We desperately need more treatments, more treatments that are covered by insurance and that are more affordable. With all of the medication cutbacks due to the CDC’s opioid epidemic, patients are now being weaned off or cut off completely from their legally prescribed medications that have helped. Medications that they have been on for years successfully with no issues. Good, caring and legitimate doctors are being hounded and arrested by the DOJ for no good reason at all, leaving patients with no where to turn. Trying to find a new Dr is sometimes impossible now because Drs are so afraid to take on new patients with a history of or presently needing opioid pain medication, afraid that the DOJ will be knocking on their door next. Patients are going through horrible, unnecessary withdrawals, dramatic increases in pain and loss of what independence they may have had previously. Unfortunately, they are being left with few choices, one, to suffer, which most do, two, they are forced to turn to illegal street drugs, which is very dangerous, or lastly, to commit suicide, which many have done, due to their pain being so unbearable and having no where to turn to for help, making the nickname “The Suicide Disease” even more true.
For me, it is been an incredible undertaking to make the journey from a vibrantly healthy person to someone with an incurable, progressive disease. I have had 24 years to learn how to navigate this disease, and although I have learned to deal with it and most everything that comes with it, it does not ever go away, and it is always throwing something new at me. It has gotten easier for me thanks to the treatment I found 4.5 years ago, but for almost, every day, every month, every year my pain becomes more difficult than the last.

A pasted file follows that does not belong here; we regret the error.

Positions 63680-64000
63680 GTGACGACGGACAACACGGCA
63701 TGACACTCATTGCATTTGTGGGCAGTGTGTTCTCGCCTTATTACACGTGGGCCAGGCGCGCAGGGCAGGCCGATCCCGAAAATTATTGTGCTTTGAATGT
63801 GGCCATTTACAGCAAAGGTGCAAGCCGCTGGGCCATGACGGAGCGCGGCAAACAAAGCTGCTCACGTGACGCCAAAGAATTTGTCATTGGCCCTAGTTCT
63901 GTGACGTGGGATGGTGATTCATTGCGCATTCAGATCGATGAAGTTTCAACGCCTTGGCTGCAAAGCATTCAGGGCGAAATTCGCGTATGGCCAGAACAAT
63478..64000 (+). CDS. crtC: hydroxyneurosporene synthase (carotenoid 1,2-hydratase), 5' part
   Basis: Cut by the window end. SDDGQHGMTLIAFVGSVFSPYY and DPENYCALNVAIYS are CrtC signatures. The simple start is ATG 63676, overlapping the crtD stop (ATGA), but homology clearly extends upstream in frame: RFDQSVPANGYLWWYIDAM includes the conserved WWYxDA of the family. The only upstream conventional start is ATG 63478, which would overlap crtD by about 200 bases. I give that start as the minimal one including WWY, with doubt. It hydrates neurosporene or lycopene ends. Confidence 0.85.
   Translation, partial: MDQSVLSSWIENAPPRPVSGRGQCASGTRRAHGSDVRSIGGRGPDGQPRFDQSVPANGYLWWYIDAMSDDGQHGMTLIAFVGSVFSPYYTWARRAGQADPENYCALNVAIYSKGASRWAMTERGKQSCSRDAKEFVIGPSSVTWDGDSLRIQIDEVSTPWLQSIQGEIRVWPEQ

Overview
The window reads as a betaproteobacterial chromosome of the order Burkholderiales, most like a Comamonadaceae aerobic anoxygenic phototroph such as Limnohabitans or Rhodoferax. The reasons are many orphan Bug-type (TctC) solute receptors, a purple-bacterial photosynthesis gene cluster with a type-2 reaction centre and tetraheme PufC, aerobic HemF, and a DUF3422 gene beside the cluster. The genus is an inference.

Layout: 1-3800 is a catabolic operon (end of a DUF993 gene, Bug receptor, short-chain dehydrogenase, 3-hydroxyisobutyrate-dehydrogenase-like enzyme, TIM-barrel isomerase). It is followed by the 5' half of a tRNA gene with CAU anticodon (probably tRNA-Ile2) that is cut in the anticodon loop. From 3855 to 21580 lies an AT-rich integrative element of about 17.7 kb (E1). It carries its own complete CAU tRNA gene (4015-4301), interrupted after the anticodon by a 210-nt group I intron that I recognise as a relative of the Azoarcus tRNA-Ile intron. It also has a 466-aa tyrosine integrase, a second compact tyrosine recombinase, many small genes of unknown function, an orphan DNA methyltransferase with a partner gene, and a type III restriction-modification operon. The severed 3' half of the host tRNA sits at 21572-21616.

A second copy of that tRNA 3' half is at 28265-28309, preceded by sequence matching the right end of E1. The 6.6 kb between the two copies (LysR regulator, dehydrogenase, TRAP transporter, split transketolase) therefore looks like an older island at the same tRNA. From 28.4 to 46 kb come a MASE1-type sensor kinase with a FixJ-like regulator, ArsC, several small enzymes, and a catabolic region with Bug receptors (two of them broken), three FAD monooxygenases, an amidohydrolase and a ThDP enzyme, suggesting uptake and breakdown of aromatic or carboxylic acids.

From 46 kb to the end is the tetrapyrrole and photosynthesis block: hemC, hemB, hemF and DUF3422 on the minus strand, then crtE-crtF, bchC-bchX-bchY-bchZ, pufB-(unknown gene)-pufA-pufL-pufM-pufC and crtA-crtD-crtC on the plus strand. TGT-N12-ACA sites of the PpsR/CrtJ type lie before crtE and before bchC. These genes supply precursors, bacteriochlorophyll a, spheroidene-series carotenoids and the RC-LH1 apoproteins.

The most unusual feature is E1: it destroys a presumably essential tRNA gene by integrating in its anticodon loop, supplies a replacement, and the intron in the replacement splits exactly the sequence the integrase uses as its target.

Unless you have lived this, you can never fully understand all that comes with it… the emotional roller coaster, the changes, the loneliness, the fear, the sorrow, losing your friends because you do not want to be a burden on them because you can not keep up with them, losing family because they cannot “deal” with you being sick, losing who you once were, and having limitations you never dreamed about that cause you to depend on others to do things for you that you easily did for yourself at one time.
Do not judge what you cannot see or fully understand and please do not take even the smallest of things for granted… you can lose them in the blink of an eye.
If you know someone with RSD/CRPS or another “Invisible Illness” please show them compassion, understanding and support. Try to learn more about their illness, ask questions about their illness, or about what you can do to help them, what they may need. Please do not offer advice like, think more positively, or go on a diet and lose weight (our weight has nothing to do with our pain), do not suggest exercise (that will usually cause more pain), do not tell them that it is all in their head (trust me, it is not) and please do not suggest that if we go to church more or pray it will make us better (like we have not prayed for a cure or to make the pain stop, please). Most people with chronic illness have tried just about everything, conventional and non-conventional. We cannot and usually do not just get better.
This, unfortunately, is the new way of life for us. Learning to live with it is enough to deal with every day without having someone tell us we are not doing enough or we are not doing the right things. It is NOT our fault that we are sick and/or in pain, we did not ask for this (no one in their right mind would), we are not faking or exaggerating, we are not being lazy. We are sick, we are in pain, excruciating, debilitating pain.
All we want is to be believed, supported and loved. Show us the same care and compassion that you would show someone with a broken arm or with cancer. Just because you cannot see it or understand it does not mean it is not real.
For all of my Warriors out there: NEVER GIVE UP, STAY STRONG, KEEP FIGHTING, YOU GOT THIS !!!
There is hope. Keep trying new things, medications and treatments. You never know when that next one will work for you.
I am here for you, always.